“Paws” for a moment and consider these current statistics: A whopping 65 percent of U.S. households own a pet, which equates to 79.7 million homes, according to the 2015-2016 American Pet Products Association National Pet Owners Survey.
Some 54.4 million U.S. households own at least one dog, while 42.9 million households own at least one cat. About 77.8 million dogs and about 85.8 million cats are owned in the U.S.
For those whose lives are enhanced and enriched by pets, animals are beloved members of the family. Pet owners are devoted to their care and well-being. In 2015, an estimated
$60.59 billion was spent on pets in the U.S. and $23.04 billion of that was estimated for food.
Pet food and its ingredients are susceptible to all of the same biological, chemical, and physical contaminants that can threaten human consumables. The death of any pets due to contaminated food is devastating to the people that love them. Contaminated pet food also poses a health risk to people that handle it, or may even eat it, for whatever reason.
The deadly 2007 melamine contamination resulted in the biggest pet food recall in history and a $24 million class-action court settlement.
Since 2007, FDA has received approximately 5,000 reports of pet illnesses which may be related to consumption of jerky treats, as reported on the FDA website.
Since 2010, there have been more than 90 product recalls associated with pet foods for dogs and cats potentially contaminated with Salmonella.
The importance of pet food safety cannot be overstated, says Robert Buchanan, PhD, director of the Center for Food Safety and Security Systems at the University of Maryland, College Park.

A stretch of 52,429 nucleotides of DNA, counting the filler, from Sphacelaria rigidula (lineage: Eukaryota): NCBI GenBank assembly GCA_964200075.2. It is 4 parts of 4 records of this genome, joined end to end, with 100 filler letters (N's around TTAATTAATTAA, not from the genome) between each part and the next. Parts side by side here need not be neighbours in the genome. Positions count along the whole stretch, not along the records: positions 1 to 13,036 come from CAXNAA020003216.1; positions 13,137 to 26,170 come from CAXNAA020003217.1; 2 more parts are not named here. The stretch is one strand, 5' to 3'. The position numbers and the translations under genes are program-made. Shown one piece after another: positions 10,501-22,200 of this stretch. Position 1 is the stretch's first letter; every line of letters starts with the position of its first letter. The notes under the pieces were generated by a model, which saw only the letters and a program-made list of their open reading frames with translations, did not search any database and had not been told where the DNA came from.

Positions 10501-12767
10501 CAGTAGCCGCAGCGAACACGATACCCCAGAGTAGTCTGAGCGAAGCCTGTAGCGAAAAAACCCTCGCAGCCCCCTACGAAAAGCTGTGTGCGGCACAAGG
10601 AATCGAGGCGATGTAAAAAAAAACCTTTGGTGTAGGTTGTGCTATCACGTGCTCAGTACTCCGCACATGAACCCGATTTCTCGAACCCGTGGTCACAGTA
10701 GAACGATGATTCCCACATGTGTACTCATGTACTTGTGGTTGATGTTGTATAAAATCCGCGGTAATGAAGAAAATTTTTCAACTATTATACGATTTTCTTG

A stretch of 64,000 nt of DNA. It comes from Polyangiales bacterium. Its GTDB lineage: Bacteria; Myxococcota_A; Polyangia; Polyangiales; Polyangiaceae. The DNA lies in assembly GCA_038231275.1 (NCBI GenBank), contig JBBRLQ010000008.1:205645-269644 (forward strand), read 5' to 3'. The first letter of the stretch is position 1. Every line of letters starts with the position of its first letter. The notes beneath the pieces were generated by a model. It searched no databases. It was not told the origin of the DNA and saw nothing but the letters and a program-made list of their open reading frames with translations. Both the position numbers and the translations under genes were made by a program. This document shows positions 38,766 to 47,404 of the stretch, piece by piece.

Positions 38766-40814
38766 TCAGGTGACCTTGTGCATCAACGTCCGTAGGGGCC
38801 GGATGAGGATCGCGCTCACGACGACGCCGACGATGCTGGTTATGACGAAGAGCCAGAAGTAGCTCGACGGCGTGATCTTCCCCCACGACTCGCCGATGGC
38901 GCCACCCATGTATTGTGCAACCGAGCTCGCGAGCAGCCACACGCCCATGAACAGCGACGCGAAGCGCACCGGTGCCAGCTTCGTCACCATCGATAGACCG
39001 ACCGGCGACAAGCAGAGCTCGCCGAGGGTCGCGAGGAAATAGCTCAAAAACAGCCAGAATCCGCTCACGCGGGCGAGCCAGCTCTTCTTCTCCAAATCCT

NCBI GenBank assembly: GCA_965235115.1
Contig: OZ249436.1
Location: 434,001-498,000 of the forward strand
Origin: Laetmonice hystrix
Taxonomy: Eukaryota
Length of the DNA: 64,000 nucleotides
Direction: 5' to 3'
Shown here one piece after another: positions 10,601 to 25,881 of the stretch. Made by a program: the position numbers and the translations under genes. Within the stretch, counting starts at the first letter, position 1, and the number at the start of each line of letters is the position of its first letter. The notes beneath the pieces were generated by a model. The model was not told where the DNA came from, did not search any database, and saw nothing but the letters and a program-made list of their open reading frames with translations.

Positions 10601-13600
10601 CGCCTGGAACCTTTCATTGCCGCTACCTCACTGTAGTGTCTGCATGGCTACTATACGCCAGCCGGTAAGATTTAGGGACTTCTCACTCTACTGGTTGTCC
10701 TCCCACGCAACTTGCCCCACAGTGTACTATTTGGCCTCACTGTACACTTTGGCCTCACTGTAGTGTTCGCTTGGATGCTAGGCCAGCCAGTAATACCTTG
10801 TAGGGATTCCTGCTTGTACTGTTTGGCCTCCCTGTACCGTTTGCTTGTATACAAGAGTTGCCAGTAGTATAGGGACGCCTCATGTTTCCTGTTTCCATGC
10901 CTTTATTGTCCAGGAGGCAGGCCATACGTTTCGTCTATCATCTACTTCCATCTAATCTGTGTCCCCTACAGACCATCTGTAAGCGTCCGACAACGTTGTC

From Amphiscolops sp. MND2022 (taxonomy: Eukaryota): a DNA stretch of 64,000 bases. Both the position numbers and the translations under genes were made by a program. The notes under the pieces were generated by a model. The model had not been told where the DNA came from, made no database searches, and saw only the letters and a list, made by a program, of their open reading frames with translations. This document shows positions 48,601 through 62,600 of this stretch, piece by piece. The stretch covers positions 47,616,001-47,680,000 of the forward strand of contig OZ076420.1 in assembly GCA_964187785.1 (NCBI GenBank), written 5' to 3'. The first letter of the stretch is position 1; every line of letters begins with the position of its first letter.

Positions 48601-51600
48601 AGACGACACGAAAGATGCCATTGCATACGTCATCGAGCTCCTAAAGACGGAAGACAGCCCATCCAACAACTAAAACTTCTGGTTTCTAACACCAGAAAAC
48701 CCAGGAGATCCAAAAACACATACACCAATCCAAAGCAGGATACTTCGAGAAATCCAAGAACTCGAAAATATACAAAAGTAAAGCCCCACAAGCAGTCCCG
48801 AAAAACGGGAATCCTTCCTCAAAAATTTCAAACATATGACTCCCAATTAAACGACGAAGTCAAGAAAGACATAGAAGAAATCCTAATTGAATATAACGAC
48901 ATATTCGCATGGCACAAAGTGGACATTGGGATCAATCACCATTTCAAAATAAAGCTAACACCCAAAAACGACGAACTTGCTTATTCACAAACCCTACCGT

“Our pets depend on us to provide them safe food and treats free of deadly hazards,” Dr. Buchanan emphasizes on behalf of Riley and Roxy, the West Highland Terriers that enhance his life.
Dr. Buchanan is quick to point out that Salmonella transmission linked to contamination of pet foods has become a significant issue for pets and humans in recent years, not to mention a driving force in the pet food industry.
“Pet food or treats contaminated with Salmonella can cause infections in dogs and cats,” he elaborates. “Puppies, pregnant bitches, and dogs with other illness are most susceptible, and some 25 percent of dogs are asymptomatic fecal carriers. Salmonella contaminated pet food that is not handled properly can cause serious illness in people too, especially children.”
Dr. Buchanan contends that the status of pet foods in the realm of food safety has changed dramatically as a result of outbreaks of salmonellosis among pet owners.
Game Changing Outbreaks
“Now pet food safety issues are public health issues,” he explains. “This mindset started in 2006 with the Salmonella enterica serotype Schwarzengrund contamination of pet food that led to prolonged multistate outbreaks involving 79 human patients into 2008.” The resulting investigation was the first to identify contaminated dry dog food as a source of human Salmonella infections.
Then in 2012, there was the Salmonella enterica serotype infants contamination that created a multistate outbreak impacting 49 patients. Seventeen brands representing more than 30,000 tons of dry dog and cat food produced at a single facility were recalled as a result of this outbreak.
Some 53,000 tons of pet food were recalled due to these two widely publicized Salmonella incidents, Dr. Buchanan notes.
Before these outbreaks, during 2004-2005, contact with Salmonella-contaminated pet treats of beef and seafood origin resulted in nine culture-confirmed human Salmonella Thompson infections in western Canada and the state of Washington. This marked the third published report to describe an outbreak of human illness associated with pet treats in North America and the first to describe such an outbreak in the U.S., CDC reports.